How to Practice AP Lang MC Remotely

As part of my AP Lang multiple choice series, I’d like to dive deep on just ONE synchronous strategy in this post. For this one, we’re looking at team competitions for practice.

Remove the Incentive to Cheat on AP Lang Multiple Choice

Rather than require a sudden moral evolution of our teenagers who are at home with little accountability, give them a reason NOT to cheat. How, you ask? Assign multiple choice practice in teams of two or three students and have those teams in breakout rooms. The teams are competing against one another, so they have an incentive not to cross teams to get answers.

Why teams?

There is some serious power in hearing a stronger reader think aloud. Imagine that your strongest reader—the one who could earn a 5 without you—is paired with that student who is doing pretty well on essays but needs that extra support+challenge push on multiple choice. This student is not weak, but he is not the reader his partner is. He needs to hear how she thinks. Here, iron sharpens iron.

For the teams, if you have students who are MILES ahead of others, keep those travelers together; they need to sharpen each other and take a break from carrying the load in groups. Again, think of your groupings in terms of the think-aloud advantage. What students will benefit from DOING the think-alouds (perhaps those who rush through MC and miss them because they are not taking time to process and eliminate) and which will benefit from HEARING the think-aloud (perhaps those who get stuck on the primary distractor and need to hear someone else’s process of elimination)?

Who gets paired?

Think strong+middle and middle+weak or strong+less strong, middle+middle. One of the students should have a reading edge over the other, but there should not be such a wide gap that both students cannot benefit from the grouping.

If learning is synchronous, drop in randomly to those breakout rooms to listen to the thinking so you can adjust whole-group instruction based on what you’re hearing. Ask the strong readers if you can record their breakout rooms to use later with other students.

What’s the competition?

Group is pitted against group not only for the right answers but for the explanations they write for their answers. (By the way, this is a magic trick. Students who write out their thinking are MUCH more likely to do a better job with elimination of distractors.)

Students do their multiple choice practice on Google Slides. Hypothetically, they work together on ten questions that correspond with one passage. Beside each question, they write the answer and a short paragraph explaining that answer. Students might go in backward and explain how they eliminated four of the answers or forward and explain how they chose the correct one. Either way, their thinking has to be laid out for the teacher, who might award points for the right answer, points for the explanation, and partial credit for good elimination of some answers on questions missed.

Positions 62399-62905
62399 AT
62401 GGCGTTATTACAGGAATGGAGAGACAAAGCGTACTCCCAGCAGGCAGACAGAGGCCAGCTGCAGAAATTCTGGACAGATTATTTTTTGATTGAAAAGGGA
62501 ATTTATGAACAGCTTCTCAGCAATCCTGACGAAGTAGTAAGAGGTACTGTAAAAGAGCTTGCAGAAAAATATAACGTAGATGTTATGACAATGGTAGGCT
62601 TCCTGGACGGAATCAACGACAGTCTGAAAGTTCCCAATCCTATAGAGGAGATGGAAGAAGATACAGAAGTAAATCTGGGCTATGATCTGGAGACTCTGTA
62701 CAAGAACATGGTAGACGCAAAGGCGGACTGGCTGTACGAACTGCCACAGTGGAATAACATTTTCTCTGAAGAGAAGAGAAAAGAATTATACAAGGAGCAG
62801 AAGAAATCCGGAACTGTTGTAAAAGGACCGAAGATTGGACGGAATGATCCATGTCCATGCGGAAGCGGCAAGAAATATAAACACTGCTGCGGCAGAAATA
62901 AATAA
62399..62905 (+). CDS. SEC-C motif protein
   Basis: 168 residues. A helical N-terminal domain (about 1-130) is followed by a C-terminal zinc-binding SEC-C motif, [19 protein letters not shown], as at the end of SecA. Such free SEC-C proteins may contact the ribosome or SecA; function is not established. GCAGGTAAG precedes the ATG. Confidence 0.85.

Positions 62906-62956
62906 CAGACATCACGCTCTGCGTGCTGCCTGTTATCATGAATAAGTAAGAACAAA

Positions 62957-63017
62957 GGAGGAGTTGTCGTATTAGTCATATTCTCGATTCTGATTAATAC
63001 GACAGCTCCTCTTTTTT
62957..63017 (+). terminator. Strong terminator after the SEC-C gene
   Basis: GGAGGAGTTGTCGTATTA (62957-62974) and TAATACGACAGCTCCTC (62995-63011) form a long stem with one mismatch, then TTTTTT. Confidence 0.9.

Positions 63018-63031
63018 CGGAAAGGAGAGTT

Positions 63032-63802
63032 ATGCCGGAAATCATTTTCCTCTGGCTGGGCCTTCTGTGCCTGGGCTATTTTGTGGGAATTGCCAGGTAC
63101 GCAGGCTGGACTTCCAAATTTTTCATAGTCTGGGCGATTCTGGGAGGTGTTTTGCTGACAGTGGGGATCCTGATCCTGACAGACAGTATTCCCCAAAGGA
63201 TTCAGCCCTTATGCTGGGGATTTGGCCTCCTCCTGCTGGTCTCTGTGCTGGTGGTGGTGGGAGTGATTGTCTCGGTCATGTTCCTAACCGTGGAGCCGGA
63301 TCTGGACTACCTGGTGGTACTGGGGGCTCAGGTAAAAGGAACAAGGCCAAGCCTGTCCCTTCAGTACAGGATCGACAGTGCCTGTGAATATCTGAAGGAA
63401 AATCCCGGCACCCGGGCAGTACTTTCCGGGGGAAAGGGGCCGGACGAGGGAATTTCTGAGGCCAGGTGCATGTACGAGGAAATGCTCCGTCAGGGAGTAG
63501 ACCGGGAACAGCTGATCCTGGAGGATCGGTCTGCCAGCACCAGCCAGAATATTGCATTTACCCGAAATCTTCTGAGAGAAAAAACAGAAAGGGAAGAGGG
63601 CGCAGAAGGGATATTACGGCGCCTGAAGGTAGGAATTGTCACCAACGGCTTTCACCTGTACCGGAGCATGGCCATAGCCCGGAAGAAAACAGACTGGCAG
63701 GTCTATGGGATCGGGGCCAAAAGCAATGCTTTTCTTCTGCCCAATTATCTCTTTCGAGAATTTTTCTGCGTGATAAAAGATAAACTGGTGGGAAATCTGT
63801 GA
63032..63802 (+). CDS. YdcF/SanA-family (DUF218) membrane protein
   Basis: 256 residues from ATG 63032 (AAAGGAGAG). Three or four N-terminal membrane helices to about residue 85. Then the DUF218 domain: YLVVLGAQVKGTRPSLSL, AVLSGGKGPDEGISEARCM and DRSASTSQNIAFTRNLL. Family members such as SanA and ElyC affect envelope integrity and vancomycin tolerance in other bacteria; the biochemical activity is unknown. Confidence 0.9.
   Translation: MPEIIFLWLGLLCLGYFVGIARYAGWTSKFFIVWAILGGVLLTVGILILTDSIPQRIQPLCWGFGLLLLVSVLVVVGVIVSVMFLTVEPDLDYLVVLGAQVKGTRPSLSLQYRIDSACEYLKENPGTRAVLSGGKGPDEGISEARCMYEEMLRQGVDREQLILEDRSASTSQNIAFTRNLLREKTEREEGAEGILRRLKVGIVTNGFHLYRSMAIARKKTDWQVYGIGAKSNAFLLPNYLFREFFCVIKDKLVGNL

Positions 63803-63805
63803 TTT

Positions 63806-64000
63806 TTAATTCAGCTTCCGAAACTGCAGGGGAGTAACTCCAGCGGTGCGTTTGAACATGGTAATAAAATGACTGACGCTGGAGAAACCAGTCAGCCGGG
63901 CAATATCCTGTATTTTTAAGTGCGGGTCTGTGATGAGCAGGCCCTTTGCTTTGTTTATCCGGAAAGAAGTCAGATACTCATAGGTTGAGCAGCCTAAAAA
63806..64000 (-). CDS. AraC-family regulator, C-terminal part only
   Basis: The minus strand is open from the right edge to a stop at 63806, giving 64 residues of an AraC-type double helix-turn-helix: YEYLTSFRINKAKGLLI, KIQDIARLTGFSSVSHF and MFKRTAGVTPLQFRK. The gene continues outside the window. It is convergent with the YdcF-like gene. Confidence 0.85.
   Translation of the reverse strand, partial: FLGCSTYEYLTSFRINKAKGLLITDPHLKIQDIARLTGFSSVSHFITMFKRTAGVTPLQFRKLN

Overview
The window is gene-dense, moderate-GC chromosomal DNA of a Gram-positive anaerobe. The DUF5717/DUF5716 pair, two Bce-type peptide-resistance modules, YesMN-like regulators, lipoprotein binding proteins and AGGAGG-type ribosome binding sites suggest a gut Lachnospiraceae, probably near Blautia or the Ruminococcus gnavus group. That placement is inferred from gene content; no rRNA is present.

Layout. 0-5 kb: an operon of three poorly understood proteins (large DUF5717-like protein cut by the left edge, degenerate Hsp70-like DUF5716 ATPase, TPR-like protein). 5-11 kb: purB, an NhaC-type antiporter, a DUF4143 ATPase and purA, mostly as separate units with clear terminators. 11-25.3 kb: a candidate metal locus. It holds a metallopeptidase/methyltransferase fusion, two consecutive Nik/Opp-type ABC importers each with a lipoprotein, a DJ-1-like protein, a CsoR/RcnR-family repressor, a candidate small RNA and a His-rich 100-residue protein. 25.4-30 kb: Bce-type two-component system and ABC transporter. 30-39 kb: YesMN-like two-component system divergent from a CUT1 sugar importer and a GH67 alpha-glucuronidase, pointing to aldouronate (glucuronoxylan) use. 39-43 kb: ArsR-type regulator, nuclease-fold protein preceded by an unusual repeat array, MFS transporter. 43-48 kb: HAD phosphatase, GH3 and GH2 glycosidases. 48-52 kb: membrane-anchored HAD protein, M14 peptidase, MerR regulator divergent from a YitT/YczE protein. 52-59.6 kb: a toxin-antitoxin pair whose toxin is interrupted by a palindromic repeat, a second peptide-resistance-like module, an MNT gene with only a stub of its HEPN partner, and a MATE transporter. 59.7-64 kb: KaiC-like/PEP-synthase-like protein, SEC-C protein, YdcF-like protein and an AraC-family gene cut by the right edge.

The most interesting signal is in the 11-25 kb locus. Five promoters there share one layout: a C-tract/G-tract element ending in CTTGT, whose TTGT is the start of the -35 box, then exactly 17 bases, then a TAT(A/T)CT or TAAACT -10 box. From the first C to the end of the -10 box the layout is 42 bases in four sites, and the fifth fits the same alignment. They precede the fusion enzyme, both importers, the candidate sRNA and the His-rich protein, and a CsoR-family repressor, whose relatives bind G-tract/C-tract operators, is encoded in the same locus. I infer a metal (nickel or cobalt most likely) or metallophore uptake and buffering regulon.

***Watch this short video to see what this looks like on Slides***

“But it’s not fair to the weaker AP Lang students!”

Au contraire! While you have ten breakout rooms going, you also have ten Google Slides presentations up within each team. You’re not only dropping in to the breakout rooms; you’re also live in those Slides and able to see what the teams are writing. You can have as much steering input as you like with the weaker readers. Give them some guiding questions to help in their elimination process. Tell them if an answer is wrong so they can re-think their work. You can leave the strong readers to their own devices, and they’ll be none the wiser.

“Where do I find multiple choice practice on Google Slides?”

So glad you asked. I have eleven multiple choice practice sets on Google Slides, all of which are aligned with the changes to the AP Lang exam as laid out in the 2019 CED. They are all bundled together here and can be used for this team practice strategy.

Want a few more ideas? I pulled together some free resources for you. Sign up here to get categorized stems and four practice multiple choice exercises.


I’m a recovering high school English teacher and curriculum specialist with a passion for helping teachers leave school at school. I create engaging, rigorous curriculum resources for secondary ELA professionals, and I facilitate workshops to help those teachers implement the materials effectively.